Phil Mickelson sticking with game plan
Meticulous preparation has been the key to Phil Mickelson's strong showing at the 2004 majors, and this week's U.S. PGA Championship is no different.
The American left-hander, who made his long-awaited major breakthrough at the U.S. Masters in April, skipped last week's PGA Tour event so he could make a thorough initial assessment of the 7,597-yard Straits Course.
"I just enjoy being able to have the time to do it without anybody around, not holding up players behind me and so forth," Mickelson, 34, told a news conference on Tuesday.
"It took me eight and a half to nine hours for the one round where I do my thorough look at how the course will play and how I want to attack certain holes.
"I was not able to come here to Whistling Straits prior to last week, which was a factor in my decision not to play (at the International)."
Mickelson ended a 14-year wait for a first major victory at Augusta National. He then came desperately close to winning the U.S. Open at Shinnecock Hills in June and last month's British Open at Royal Troon.
At Shinnecock, he led by a shot with two holes to play before double-bogeying the 17th and finishing second to South African Retief Goosen.
At Troon, he held the outright lead by one with seven holes to play but lost momentum after dropping a shot on 13. Despite a birdie at the par-five 16th, he had to settle for third place with a closing 68.
"I'm three shots away from having the grand slam, certainly I think about that," Mickelson said. "But I don't dwell on it. What I try to do is think about what I can do to make up those three shots.
"I would also like to maybe make up a couple of those shots, even at Augusta, so I don't have to make one on the 18th on the last hole for the win."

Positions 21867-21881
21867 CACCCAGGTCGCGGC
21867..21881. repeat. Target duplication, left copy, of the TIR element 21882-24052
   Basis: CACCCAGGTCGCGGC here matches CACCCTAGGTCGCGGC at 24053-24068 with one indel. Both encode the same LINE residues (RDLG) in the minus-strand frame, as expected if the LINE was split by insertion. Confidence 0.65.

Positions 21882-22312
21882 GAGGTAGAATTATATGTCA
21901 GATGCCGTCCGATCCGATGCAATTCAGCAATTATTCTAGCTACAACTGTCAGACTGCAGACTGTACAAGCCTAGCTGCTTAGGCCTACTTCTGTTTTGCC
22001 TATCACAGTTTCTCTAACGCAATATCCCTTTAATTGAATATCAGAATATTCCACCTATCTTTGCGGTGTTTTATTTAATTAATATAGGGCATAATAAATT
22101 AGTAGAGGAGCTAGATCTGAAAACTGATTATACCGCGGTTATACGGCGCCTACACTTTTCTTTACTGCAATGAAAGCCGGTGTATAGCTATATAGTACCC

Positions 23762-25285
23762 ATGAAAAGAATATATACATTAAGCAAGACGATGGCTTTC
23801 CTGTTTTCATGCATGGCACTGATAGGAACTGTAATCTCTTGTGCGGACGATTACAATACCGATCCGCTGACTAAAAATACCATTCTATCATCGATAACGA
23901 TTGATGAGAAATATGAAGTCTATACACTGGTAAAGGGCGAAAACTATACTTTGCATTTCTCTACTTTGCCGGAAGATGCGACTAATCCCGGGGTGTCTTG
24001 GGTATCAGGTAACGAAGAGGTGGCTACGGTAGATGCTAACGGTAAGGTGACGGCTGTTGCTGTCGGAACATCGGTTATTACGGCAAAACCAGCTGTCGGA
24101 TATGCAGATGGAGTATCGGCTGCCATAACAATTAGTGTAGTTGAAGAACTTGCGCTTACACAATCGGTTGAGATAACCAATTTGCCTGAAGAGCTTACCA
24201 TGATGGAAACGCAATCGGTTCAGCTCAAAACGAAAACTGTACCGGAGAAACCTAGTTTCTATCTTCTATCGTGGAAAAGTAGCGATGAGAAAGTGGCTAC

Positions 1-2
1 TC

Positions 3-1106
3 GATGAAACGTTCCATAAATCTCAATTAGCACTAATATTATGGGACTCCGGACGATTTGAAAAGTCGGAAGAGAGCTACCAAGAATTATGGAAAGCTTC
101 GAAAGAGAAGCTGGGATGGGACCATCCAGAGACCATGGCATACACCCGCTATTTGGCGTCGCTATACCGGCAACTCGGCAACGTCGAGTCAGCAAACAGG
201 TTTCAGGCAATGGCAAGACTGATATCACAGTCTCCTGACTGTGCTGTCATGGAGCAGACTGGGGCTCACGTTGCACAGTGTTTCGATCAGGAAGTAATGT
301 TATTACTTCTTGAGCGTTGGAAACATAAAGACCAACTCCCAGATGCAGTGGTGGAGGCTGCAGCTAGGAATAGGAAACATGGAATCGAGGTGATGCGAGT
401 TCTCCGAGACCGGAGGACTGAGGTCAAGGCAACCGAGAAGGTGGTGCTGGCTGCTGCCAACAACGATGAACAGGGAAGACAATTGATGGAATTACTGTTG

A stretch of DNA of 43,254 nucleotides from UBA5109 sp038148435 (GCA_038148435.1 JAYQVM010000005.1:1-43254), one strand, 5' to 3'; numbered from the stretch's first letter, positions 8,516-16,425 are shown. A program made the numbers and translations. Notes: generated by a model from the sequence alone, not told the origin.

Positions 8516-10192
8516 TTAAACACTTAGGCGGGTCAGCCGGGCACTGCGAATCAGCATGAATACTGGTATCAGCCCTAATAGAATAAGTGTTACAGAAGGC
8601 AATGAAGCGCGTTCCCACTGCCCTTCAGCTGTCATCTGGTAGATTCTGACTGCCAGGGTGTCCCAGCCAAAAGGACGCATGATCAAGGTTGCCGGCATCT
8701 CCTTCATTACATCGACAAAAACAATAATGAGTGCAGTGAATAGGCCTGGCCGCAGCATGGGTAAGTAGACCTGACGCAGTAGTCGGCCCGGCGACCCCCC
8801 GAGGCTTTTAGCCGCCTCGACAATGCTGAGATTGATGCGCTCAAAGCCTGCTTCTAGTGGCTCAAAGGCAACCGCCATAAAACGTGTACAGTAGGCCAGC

The American had to hole an 18-foot birdie putt at the 72nd hole to hold off a last-day Masters charge by Ernie Els.
"I'm constantly thinking about how to salvage a half a shot here or there or even a quarter of a shot," Mickelson added.
"If I can improve my 72-hole total by three or four shots, it would be a world of difference. That's less than a shot a round."
All things considered, though, the American world number four has enjoyed 2004.
"My year has been fun because I've been playing well and I had a win at the Masters and have had very consistent play," he said.
"I think from a viewer's point of view, it's been an exciting year of golf because we've had four guys play very well and then we've had some incredible performances from other players.
"Todd Hamilton's performance at the British Open is something special and makes the year very exciting," added Mickelson, whose best U.S. PGA Championship finish was second behind David Toms at Atlanta Athletic Club in 2001.
"But to have Vijay (Singh) and Ernie and myself and Retief and Tiger (Woods), guys that you expect to play well play well, that makes for a fun year."
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